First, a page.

Now, just hold on for a second. Stop your panicking, put down your phones – I’m not going to die. Well, I am, but not in the way you’re thinking. So take some time to hear me out before you jump to some nasty conclusions and start thinking that this is a cry for help.
That being said, I’m going to have to die. I’ve died already, and it’s going to have to happen again. Again and again and again. Over and over until the day my body somehow breaks down and they hopefully cremate me or something because the idea of rotting in the ground freaks me out.
Anyways, we all want new beginnings. We want to start our days fresh, let go of everything that’s happened before, the person we were minutes ago, to become something so much more. Whether you believe you can start over that easily or not is really irrelevant – the fact is, is that everyone wants to. To let go of all the things that held them back before, all the baggage they’ve carried with them throughout their lives, and just be free to be new again.
However, you’re going to have to die.
I always thought allegories were a little bit dumb. Remember all those stories you heard as a kid – things like the Tortuous and the Hare and all that? I hated them. I’m like – okay, I get that you’re trying to prove a point here, but your message is too much in my face. There’s no story here, there’s no journey or development – you’re really just preaching to me and using cute little animals to do it. Am I really going to learn anything through that? Does slow and steady really win the race?
Despite that, I love using pictures and imagery. Metaphors can explain thoughts and feelings in ways that simply using words and explanations can’t. So here’s hoping that this super cliche picture is more metaphor than allegory.
As a side note, I do apologize for how cliche this is. I couldn’t come up with anything better.
Okay, so take a garden, alright? Maybe we’re talking about flowers, or vegetables, or some guy on a farm with an apple orchard. You know, whatever you want to picture. So spring comes and all these plants start flourishing. It’s awesome. Summer soon passes (thank goodness because I hate the heat), fall comes on, the first snow fall happens, and blah blah blah. You know the drill.
Next year the farmer dude gets there, and let’s imagine that he’s a total newbie at this, okay? He’s got no idea what he’s doing. So when it comes to starting up his garden or whatever again, he looks at all these dead plants that were killed by the freezing cold, and he shrugs. “Welp, we may as well get started,” he says, as he continues to water all the dead things and hope that they grow.
Guess that happens: they don’t. He’s left with his ‘baggage’ of everything left over from before. He can’t create anything because he’s too busy clinging onto what was there before.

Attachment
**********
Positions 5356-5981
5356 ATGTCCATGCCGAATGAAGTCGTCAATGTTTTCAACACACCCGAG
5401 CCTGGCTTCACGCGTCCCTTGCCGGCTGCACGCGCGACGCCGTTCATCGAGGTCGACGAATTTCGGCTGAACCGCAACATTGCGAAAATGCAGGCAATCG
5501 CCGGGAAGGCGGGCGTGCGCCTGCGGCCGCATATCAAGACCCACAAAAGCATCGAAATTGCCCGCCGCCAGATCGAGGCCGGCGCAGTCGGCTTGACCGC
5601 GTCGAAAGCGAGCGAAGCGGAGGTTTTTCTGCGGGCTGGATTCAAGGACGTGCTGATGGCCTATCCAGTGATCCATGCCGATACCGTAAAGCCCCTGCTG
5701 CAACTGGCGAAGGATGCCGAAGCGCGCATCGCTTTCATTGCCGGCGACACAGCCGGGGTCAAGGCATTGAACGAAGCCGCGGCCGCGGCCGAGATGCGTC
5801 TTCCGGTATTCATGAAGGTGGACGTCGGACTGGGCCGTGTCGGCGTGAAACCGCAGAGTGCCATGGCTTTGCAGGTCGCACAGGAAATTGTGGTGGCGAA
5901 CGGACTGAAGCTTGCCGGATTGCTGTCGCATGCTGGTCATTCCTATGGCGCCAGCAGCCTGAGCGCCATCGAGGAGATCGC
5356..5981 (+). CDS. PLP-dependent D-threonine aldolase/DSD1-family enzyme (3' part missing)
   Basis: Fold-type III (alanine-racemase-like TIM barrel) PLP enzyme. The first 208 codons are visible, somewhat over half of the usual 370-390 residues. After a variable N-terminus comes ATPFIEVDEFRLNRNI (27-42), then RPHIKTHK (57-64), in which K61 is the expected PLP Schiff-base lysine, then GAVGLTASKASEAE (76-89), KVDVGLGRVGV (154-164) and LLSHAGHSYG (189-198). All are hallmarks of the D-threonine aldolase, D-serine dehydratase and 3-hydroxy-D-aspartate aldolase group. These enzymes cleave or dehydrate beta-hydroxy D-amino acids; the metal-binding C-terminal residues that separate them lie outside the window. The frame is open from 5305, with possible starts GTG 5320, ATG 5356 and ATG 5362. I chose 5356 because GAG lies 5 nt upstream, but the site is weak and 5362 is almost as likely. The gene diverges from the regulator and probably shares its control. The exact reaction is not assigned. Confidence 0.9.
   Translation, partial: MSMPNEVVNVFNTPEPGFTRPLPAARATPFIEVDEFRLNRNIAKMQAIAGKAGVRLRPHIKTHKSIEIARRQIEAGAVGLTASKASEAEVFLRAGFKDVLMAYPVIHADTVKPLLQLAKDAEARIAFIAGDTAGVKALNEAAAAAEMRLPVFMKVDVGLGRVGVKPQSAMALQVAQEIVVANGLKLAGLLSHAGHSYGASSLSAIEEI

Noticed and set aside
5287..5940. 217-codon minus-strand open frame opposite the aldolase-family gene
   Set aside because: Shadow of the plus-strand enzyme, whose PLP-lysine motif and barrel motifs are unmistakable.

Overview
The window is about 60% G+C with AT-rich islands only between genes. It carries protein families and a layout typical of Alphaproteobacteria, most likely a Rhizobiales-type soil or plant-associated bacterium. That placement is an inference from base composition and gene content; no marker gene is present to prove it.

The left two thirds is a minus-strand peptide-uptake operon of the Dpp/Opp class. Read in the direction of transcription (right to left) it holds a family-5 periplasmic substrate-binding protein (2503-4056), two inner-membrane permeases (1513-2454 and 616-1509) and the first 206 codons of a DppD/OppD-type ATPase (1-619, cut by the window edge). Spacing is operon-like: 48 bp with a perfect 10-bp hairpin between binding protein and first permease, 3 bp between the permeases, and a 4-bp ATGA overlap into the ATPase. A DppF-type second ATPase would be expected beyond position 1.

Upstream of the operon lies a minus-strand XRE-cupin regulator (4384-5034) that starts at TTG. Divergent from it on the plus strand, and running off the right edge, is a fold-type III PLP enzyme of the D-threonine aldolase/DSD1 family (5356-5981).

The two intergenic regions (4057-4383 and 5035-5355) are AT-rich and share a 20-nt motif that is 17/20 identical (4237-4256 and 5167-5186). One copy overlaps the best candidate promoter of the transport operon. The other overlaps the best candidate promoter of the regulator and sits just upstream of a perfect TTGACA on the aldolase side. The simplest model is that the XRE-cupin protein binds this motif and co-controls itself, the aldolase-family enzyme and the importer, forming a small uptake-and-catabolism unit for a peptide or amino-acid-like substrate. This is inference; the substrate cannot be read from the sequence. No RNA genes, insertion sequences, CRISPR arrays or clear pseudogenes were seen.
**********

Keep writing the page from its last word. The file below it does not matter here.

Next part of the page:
Now, this farmer dude’s got a neighbor. He’s not a total recluse, even though that might be what you suspect after hearing about how he treats his garden. Now, this other dude know’s what he’s doing. Whether he likes it or not, he spends hours in his field getting out all the dead plants. It’s hard work. He’s got to uproot these things, pull them out of the ground, completely annihilate all traces of them. And it hurts. His fingers become raw. He looks at some of the flowers he used to love, and cries over their loss. He mourns them.
But now he can start anew. So he plants new flowers, grows new and better things, and they flourish. His garden becomes more beautiful than it ever was, and ever would be had he just worked off of what was there before.
Here’s the point guys – you’re that farmer, and the garden is your life. Just in case you hadn’t gotten that yet. Sometimes, we’ve got flowers that’ll last through the winter, that’ll stick around. That we can keep watering and working on and they’ll be awesome. But sometimes, we have to start over. We have to get rid of everything there was before, in order to move on to better things.
You have to die.
I don’t mean literally, so let me explain this to you a bit here. You have to die to who you were before in order to become something new. You have to die to your insecurities, your fears, and your regrets. You have to die to your mistakes, the person you used to be.
And that’s terrifying. Not only does it mean letting things go, things that you’ve probably spent a lot of time clinging to, but it looks like you’re going nowhere! What are people going to say to you? ‘Wow, you’ve really got nothing, hey? Your garden’s completely empty. It’s really sad to watch you fall so far when you were such a good gardener before.’ But your flowers are going to blossom in the fertile soil, they’re going to grow and reach the sun and be absolutely breath taking. Their flowers, on the other hand? Are going to be choked out and murdered by the plants they couldn’t bring themselves to let go of.
Recently, I’ve died to myself. To who I always thought I was because this stupid depression has held me back from figuring out who I really am. I died to the me who was scared. I died to the relationships I was holding onto so I could create better ones. I died to my anxiety and my need to be perceived as perfect. And that’s not to say that it’s been easy – it’s really really hurt, actually. That’s not to say that every day I wake up as a completely new person and everything that came before has absolutely no baring on my life anymore, but it means that I’m actively walking towards and pursuing that newness. I’m figuring out how to die, I’m in the process of uprooting the dead plants that I don’t need in my life anymore. I’m figuring out which new flowers I want to plan, and how the heck I’m going to be able to do that. It’s a process, and it’s not always an easy one to take.
But it’s good. And it’s exciting. And I promise you, if you make the choice to die, just like I have, it’s going to be worth it, and your garden will be absolutely amazing.